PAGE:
On Monday night a packed-out crowd at London's Grosvenor House witnessed the 16th annual Pride of Britain awards ceremony. The yearly event recognises little-known acts of heroism and ingenuity by the country's unsung stars both old and young. Eventual winners are nominated by the public and amongst the diverse group were Betty Mcglinchey, foster mother of over 1,200 children, dog attack victim Jack Mackay and Sir Tim Berners Lee who invented the World Wide Web. There was also a posthumous honour for Stephen Sutton whose battle with cancer captured the hearts of the country and raised almost five million pounds for charity. It is an emotional event that leaves many attendees and those watching at home moved and inspired if somewhat bleary-eyed.
Host Carol Vorderman was joined at the event by over one hundred celebrities including Stephen Fry, Amanda Holden, Tom Jones, Katherine Kelly, and gold medal-winning Olympians Chris Hoy & Bradley Wiggins who were all visibly humbled in the face of such courage and self-sacrifice. Prime Minister David Cameron and Prince Charles were also in attendance, yet it was the latter’s son, Prince Harry, who was given the duty of honouring 132 wounded British Armed Forces members, the inspirational men and women who competed in the very first Invictus Games. In a powerful video tribute, the prince, who himself served two separate stints in Afghanistan stated that:
"to fight for your country takes courage but to move beyond life-changing injuries takes the extraordinary level of grit and determination."
The 13-nation event was unique - an opportunity for many who came close to losing their lives in combat to face-off in events such as track and field, powerlifting and swimming whilst introducing the nation to lesser-known events such as sitting volleyball and wheelchair rugby. Harry continued:
"Using the power of sport to enhance recovery, the Invictus Games highlighted how those who have been wounded should be recognised for their achievements post injury rather than being defined by any limitations of injury.”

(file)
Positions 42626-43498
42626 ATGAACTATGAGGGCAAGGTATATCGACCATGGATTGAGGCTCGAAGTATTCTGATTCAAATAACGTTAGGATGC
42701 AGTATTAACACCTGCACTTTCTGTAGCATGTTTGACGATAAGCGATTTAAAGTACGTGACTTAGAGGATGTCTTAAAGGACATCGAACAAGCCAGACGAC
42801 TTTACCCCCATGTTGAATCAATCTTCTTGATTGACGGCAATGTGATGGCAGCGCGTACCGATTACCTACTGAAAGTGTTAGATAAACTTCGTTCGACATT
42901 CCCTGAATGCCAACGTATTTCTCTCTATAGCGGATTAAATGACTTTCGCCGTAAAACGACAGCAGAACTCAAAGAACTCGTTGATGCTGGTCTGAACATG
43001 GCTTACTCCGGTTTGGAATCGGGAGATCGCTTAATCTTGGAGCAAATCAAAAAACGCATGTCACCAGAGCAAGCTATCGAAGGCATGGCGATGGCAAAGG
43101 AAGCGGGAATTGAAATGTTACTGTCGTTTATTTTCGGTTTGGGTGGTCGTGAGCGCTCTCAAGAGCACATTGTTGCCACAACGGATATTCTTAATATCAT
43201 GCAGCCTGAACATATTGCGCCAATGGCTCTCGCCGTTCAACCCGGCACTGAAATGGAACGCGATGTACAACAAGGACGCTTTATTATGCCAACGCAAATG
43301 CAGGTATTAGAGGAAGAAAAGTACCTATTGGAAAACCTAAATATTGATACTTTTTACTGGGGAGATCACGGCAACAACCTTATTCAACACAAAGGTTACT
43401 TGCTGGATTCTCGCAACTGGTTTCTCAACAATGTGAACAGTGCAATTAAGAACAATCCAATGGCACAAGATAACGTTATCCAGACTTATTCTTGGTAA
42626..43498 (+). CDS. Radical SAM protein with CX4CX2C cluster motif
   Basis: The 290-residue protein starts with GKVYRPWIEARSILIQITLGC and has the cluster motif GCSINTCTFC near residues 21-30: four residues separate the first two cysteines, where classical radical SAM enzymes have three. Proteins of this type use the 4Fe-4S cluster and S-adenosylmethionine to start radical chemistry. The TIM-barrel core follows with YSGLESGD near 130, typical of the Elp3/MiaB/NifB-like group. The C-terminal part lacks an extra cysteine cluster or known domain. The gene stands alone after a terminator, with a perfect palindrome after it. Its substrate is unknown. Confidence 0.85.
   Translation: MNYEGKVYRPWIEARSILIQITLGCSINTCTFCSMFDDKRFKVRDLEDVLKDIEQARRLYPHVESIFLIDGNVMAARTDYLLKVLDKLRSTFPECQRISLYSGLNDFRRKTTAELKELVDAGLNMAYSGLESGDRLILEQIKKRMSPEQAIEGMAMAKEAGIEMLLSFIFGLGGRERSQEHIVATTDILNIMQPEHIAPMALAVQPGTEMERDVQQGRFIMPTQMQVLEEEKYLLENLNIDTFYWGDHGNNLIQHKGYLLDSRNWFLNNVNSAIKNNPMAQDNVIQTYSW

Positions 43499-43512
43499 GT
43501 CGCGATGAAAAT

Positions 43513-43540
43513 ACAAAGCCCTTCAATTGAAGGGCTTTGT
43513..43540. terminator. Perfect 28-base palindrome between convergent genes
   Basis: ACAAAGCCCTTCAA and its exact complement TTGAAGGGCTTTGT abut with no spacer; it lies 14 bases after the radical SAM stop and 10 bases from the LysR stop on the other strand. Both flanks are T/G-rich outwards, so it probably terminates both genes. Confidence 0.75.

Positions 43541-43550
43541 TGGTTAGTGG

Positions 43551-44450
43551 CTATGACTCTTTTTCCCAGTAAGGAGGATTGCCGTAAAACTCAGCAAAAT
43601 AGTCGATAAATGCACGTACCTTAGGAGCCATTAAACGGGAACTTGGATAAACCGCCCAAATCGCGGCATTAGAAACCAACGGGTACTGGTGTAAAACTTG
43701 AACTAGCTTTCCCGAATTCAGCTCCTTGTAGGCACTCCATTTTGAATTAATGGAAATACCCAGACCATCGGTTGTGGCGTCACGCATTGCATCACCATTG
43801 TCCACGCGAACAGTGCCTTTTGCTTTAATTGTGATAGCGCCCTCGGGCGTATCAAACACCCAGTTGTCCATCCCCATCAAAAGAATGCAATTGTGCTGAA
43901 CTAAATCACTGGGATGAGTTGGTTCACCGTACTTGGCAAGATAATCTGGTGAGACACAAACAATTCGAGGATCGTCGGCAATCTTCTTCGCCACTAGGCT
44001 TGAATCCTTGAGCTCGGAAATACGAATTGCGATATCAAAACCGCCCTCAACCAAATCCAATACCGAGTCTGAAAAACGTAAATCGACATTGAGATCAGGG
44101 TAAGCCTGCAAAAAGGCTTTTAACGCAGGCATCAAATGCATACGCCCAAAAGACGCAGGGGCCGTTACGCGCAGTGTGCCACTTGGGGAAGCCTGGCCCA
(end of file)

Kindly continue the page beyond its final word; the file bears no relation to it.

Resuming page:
Indeed, the title ‘Invictus’ is not used lightly, in Latin it refers to they who are ‘unconquered’, those venerable elite who show a courage and strength like few others. It is impossible to fully comprehend the challenging journey towards recovery endured by veterans after amputations, traumatic injuries and mental scarring yet gold medal winning veteran Alex Tate spoke of how the games were the "best rehab any soldier could have. I was suffering from depression and post-traumatic stress disorder. It gave me something to focus on." Previous suffering was resigned to the past as the team performed in front of sell-out crowds over five days last month, winning admiration and awe from the whole nation.
Even Michelle Obama had weighed in at the opening ceremony - ‘you tell me you’re not just going to walk you’re going to run a marathon.’ Indeed, it is hard to put it better than the Victorian poet and amputee William Henley, whose 1888 poem was read by Idris Elba at the same event:
It matters not how strait the gate,
How charged with punishments the scroll,
I am the master of my fate,
I am the captain of my soul.
Henley spent the year of 1875 recovering in an infirmary from multiple surgical interventions on his heavily tuberculosed body, it was there that he was moved to write the verses that would become ‘Invictus’. This period of his life, alongside recollections of an impoverished childhood were the primary fuel for the poem. The origin of Henley’s verse is proof that trauma and hardship are as old as they are universal. But it is the spirit of Brits such as Betty Mcglinchey, Alex Tate and William Henley himself that make us at Victoria Eggs honoured to share our little island with such pillars of human resolve and to continue proudly saluting all that makes Britain British.
Blog post by Tom.